Reasons to be optimistic:
-new COVID-19 case numbers are starting to drop across our county, state and country
-We have two effective vaccines that can reduce the risk of becoming ill from COVID-19, with hopes of a third approved vaccine in the next month.
-Over 33 million individuals have now received a COVID-19 vaccine, more than 10% of the US population, with hopes that anyone who wants a vaccine may obtain a vaccine by summer 2021. This will help us achieve the estimated 70% herd immunity to bring this pandemic under control.
–Dr Fauci 2/12/21 yahoo news
-Our church community has responded to this isolation. We have transitioned to online meetings, continue to offer weekly live church services via multiple social media platforms, email communication updates and newsletters.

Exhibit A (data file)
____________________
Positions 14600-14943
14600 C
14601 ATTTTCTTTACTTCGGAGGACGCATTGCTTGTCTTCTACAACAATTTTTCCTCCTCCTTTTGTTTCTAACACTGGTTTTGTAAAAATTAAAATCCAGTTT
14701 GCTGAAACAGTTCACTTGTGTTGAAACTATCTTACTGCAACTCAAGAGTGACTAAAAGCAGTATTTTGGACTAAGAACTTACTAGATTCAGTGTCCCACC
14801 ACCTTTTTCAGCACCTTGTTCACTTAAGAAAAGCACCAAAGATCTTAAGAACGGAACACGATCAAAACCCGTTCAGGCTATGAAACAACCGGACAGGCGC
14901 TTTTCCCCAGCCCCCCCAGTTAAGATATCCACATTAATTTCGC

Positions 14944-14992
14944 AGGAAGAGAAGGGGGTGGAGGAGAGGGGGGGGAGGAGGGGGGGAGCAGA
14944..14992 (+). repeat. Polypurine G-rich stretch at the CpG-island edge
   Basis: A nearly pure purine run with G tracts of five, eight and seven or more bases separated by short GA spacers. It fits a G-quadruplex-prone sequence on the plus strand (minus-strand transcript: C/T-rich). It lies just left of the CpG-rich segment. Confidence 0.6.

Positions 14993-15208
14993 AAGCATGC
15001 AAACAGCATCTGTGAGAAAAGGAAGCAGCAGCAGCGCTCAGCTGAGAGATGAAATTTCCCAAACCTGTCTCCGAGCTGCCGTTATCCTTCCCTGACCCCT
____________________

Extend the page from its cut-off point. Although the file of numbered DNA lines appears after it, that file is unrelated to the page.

When the COVID-19 pandemic is over, it will leave a scar in all of us. Some of us deeper than others. Some scars we can describe, some we cannot verbalize. Some scars we can see, some are invisible to not only others, but even ourselves. It will take time to heal. We will need to lean on our faith, our prayers, our community to help heal. This healing will be easier for some than others. We need to love each other as Jesus has taught us to help in this mutual recovery.
Make someone’s day! Pick up the phone and give your loved ones a call…
Vaccinated people should continue to take safety precautions, such as wearing a mask and avoiding close contact (within about 6 feet, or 2 meters) with others, when they are:
– In public
– Visiting with people who are unvaccinated and at increased risk of severe illness from COVID-19
– Visiting with people who have an unvaccinated household member at increased risk of severe illness from COVID-19